Confirmation for Youth
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Mentoring Models and Ideas


Mentoring Models and Ideas

Faith Friends, Continued
Your congregation may already have mentors in place. Many congregations pair children with faith friends when they begin kindergarten or first grade. If children have continued these relationships, it makes sense for faith friends to become confirmation mentors. Ideally, these relationships can continue throughout the adolescent years. John Gooch suggests that every young person should have godparents who are members of the congregation. Traditionally, godparents make a commitment, upon a child’s baptism, to nurture that child in faith. In cases where parents name as godparents friends or relatives who live in another state or attend another congregation, Gooch suggests that each young person have a second pair of godparents who are part of the congregation. He says that, if we really take seriously the Baptismal Covenant, it makes sense to have godparents serve as mentors for young people from baptism, through confirmation and adolescence, and into adulthood.

Karen Kluever, a youth pastor and confirmation leader at Woodland United Methodist Church in Rock Hill, South Carolina (and a writer of some of the Credo Confirmation sessions), pairs each of her confirmands with a “grandfriend,” an older adult mentor/Christian friend. Some people feel as though ministry to young people is the domain of twenty- and thirty-somethings. Involving older adults affirms for an older generation that the spiritual formation of youth is a multigenerational endeavor.

Camille Mattick, a pastor in California, enlists anonymous mentors (called “Friends in Faith,” or FIF) for her confirmation program. Confirmands and mentors communicate by letter. One week the confirmand will write a letter to his or her FIF. The next week a FIF will write a letter to his or her confirmand. Through these letters mentors and confirmands discuss their faith journeys, tough questions, and what they are learning in the confirmation program. FIFs also send, along with their letters, small gifts (less than $5 each). The identities of the FIFs are revealed at the confirmation banquet. While these relationships begin anonymously, many of them continue for several years.

God Parents
When many children are baptized, godparents are present. Godparents vow to nurture their godchildren in faith. In a sense, they are mentors who make a commitment not only to guide and be present with a young person during a confirmation program or during his or her formative years but for life. Godparents should be involved in confirmation and can act as confirmation mentors.

Claiming the Name: A Theological and Practical Overview of Confirmation John Gooch establishes some guidelines for having godparents serve as mentors. Gooch insists that godparents be members of the congregation. If a confirmand does not already have godparents (or has not been baptized), work with the family to choose godparents from the church community. If a confirmand already has godparents who are not part of the congregation, he or she also should have godparents who are members of the church.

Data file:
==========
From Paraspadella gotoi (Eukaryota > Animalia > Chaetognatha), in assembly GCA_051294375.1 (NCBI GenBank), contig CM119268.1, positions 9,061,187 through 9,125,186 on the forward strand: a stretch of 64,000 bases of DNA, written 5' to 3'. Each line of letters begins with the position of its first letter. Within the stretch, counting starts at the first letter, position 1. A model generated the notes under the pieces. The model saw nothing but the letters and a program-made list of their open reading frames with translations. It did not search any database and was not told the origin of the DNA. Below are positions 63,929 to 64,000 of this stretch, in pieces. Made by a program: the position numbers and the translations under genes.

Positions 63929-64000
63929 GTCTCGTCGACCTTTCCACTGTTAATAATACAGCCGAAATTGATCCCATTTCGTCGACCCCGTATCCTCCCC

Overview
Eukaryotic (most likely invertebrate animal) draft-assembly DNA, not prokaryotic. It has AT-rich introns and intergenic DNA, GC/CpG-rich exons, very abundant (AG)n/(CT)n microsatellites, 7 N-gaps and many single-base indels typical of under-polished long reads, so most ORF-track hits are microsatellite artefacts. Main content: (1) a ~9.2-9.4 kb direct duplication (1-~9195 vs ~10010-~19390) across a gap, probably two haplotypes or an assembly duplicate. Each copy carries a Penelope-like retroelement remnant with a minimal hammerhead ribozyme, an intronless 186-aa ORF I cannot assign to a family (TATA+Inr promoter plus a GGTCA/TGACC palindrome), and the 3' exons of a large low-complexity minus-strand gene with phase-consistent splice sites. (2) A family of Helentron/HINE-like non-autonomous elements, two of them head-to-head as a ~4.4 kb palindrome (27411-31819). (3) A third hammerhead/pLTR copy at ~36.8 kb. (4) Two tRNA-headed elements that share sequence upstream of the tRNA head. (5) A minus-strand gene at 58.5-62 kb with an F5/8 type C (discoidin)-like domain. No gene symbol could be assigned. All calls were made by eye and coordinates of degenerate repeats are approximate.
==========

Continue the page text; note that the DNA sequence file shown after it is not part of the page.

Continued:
Godparents fit the theology of confirmation and understanding of church membership in The United Methodist Church. It acknowledges that baptism is one’s initiation into the body of Christ and that confirmation, while being an important step along one’s faith journey, is not an end unto itself. Godfriends follow confirmands from baptism, through confirmation, and beyond.

Multiple Mentors, Multiple Mentees
There is no rule saying that the relationship between a mentor and a confirmand has to be one-on-one. The relationship could instead be two-on-two or two-on-three. While some youth may prefer one-on-one relationships, having multiple mentors has a safety and security benefit. Pairing confirmands with two (unmarried, non-related) greatly reduces the risk of abuse. And some youth may feel more comfortable in a family-style small group than in a one-on-one relationship with a mentor.

Older Youth
Younger youth benefit greatly from relationships with older adolescents who have continued to grow in faith in the few years since they took their confirmation vows. These former confirmands set a positive example of how to stay faithful to one’s relationship with Christ and the church during the teenage years; they also act as a reminder that confirmation is not an end unto itself but is one important step along one’s faith journey. Many confirmation programs have involved older youth with great success. (Michael Ratliff, Associate General Secretary of the Division on Ministries With Young People, when he was in local church ministry, referred to his older youth confirmation helpers as “ex-cons.”) But older teens should act as mentors in addition to, not in place of, adult mentors.
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